“God is love.”
This is one of those things everybody’s heard. Sometimes you feel like it’s the most profound thing in the world; sometimes you feel like it’s a stale marshmallow, sweet at first but then dissolving on your tongue into bland nothingness. But as I’ve gotten to know LGBT people who were raised in Christian families, I’ve started to see how this incredibly common sentiment can damage people’s hearts and lives — because they were taught that the God of love couldn’t acknowledge them.
If you’re an LGBT person who was raised Christian, there’s a pretty good chance that you’ve never heard a leader in your church welcome LGBT people, trusting that people like you were in the pews and encouraging their faith. You’ve had to try to understand both your sexuality and your faith in the midst of misinformation and deadly silence.
I’m coming to all this as a lesbian convert to Catholicism. I didn’t grow up in the Church; I was introduced to God and to faith by people who genuinely did not act as though my sexual orientation separated me from God. I do my best to accept Catholic teaching, including in the area of sexuality. I’ve found unexpected peace, joy, and pathways of love within celibacy. But I hope what I write here will be relevant to you no matter what your relationship to faith and to the Catholic Church. I hope I can suggest some new questions, which may provoke a deeper self-acceptance based on a new relationship with a God who is so much more tender than you were taught.
Because again and again, I’ve found that gay people do have a special struggle with one temptation — but it isn’t sexual temptation. It’s the temptation to despair. When people grow up with a distorted notion of who God is, they also get a distorted idea of what love is. And because love is the foundation of identity and we’re created in the image of God, they also get a distorted picture of who they are.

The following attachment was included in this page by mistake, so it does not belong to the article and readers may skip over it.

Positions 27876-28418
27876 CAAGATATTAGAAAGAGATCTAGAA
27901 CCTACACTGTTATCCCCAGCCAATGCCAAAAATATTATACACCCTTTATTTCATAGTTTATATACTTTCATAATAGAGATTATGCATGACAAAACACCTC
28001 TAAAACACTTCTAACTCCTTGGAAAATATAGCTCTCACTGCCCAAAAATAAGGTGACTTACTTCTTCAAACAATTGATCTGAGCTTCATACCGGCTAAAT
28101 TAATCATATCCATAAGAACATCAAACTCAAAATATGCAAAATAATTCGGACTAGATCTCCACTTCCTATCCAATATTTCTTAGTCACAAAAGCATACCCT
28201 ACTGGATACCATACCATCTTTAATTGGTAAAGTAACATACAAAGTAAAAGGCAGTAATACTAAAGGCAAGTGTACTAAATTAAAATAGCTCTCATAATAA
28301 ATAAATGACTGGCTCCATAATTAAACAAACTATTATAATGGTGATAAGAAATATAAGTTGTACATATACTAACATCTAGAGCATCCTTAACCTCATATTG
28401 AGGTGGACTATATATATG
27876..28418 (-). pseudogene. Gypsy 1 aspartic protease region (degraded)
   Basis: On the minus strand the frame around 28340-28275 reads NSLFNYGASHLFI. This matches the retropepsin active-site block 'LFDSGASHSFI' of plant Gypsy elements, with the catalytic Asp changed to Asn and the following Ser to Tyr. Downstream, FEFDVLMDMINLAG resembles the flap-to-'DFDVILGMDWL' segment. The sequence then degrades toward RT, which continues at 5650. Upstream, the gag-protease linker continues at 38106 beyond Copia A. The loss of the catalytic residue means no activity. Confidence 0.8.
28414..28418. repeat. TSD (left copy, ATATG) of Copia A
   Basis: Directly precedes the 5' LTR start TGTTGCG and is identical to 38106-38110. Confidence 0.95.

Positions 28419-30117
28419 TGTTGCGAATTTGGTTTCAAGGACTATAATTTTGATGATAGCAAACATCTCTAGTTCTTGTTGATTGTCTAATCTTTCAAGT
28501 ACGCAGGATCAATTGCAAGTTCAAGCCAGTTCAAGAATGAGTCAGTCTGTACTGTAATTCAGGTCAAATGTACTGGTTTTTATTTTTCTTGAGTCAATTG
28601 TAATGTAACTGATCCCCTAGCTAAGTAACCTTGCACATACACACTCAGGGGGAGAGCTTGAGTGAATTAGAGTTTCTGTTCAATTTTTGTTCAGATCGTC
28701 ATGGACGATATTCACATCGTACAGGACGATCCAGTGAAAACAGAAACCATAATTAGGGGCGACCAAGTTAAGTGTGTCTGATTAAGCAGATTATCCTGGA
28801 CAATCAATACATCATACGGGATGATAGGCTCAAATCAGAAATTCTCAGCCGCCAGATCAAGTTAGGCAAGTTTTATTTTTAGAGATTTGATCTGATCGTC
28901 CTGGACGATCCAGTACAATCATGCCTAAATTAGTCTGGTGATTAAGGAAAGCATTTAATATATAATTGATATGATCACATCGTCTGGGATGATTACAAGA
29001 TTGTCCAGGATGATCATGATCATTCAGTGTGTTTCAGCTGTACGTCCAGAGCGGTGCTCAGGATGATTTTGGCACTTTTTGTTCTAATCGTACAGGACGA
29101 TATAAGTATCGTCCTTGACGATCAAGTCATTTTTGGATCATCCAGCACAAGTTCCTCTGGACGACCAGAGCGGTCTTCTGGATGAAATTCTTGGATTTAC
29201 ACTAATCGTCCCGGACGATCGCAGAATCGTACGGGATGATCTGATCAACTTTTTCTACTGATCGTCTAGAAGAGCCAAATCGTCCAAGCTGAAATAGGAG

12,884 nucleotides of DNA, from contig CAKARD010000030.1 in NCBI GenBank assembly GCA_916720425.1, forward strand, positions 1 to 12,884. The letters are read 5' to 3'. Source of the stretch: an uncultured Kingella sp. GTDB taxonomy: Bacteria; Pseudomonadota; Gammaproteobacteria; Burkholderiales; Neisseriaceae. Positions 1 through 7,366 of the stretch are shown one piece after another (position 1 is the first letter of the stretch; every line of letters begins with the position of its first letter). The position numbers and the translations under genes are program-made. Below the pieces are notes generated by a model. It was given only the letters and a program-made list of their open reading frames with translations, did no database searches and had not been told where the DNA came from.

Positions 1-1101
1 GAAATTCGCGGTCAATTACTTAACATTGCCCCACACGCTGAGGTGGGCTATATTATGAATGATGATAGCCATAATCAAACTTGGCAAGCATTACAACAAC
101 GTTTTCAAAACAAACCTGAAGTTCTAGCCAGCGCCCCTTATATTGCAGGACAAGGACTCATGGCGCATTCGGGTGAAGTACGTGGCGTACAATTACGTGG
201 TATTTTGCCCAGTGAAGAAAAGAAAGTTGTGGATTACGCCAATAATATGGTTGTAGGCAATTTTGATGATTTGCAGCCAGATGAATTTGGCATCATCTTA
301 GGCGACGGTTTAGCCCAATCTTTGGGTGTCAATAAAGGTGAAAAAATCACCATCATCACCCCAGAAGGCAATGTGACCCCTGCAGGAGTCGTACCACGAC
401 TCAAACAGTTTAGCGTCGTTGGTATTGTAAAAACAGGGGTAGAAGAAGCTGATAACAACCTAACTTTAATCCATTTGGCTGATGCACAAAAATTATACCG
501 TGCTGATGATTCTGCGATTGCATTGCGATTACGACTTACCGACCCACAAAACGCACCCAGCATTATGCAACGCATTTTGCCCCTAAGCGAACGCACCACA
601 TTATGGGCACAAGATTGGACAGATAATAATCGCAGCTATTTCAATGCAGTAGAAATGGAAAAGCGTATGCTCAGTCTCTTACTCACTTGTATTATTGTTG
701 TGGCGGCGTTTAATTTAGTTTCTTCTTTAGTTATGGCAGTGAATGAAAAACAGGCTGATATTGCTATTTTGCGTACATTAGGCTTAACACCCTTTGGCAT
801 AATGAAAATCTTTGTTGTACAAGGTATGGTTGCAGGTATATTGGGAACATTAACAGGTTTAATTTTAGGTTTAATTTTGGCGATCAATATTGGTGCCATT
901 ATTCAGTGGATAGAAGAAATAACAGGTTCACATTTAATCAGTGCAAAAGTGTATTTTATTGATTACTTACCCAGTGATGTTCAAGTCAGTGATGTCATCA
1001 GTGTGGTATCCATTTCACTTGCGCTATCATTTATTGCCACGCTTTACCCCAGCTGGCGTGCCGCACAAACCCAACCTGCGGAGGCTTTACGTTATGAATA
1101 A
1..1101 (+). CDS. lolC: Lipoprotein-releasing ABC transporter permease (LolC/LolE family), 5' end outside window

The first step in renewing your relationship with God is honesty about the ways in which the people who introduced you to faith — and who may have loved you well in many ways — distorted your understanding of God’s love. What were you taught about gay people? What did you learn in school, in Sunday school, around the dinner table, or in the confessional that shaped your understanding of what God’s love really meant for you?
Whether you were explicitly told that gay people were enemies of the Church, or whether you were “just” left to flail around in confusion and terrible silence, returning to these memories may open deep wells of pain and anger. Here’s a truth that strikes to the heart of everything we know about God: God can and will meet you in that suffering.
In your anger, confusion, and doubt, God is with you. God is working in you and calling you through all of your experiences, including your experience of being gay. Even in the worst times, when you act wrongly, when you harm yourself or others, God is able to regard you with more tenderness than you can offer yourself.
Where do you still hear voices of rejection, judgment, and condemnation in your own head? If you could trust that God loves you unconditionally, cherishes you, wants you, what do you think God would say to you?
What would you say to God, if you trusted that God’s love was truly unconditional? What would you ask? What would you yell?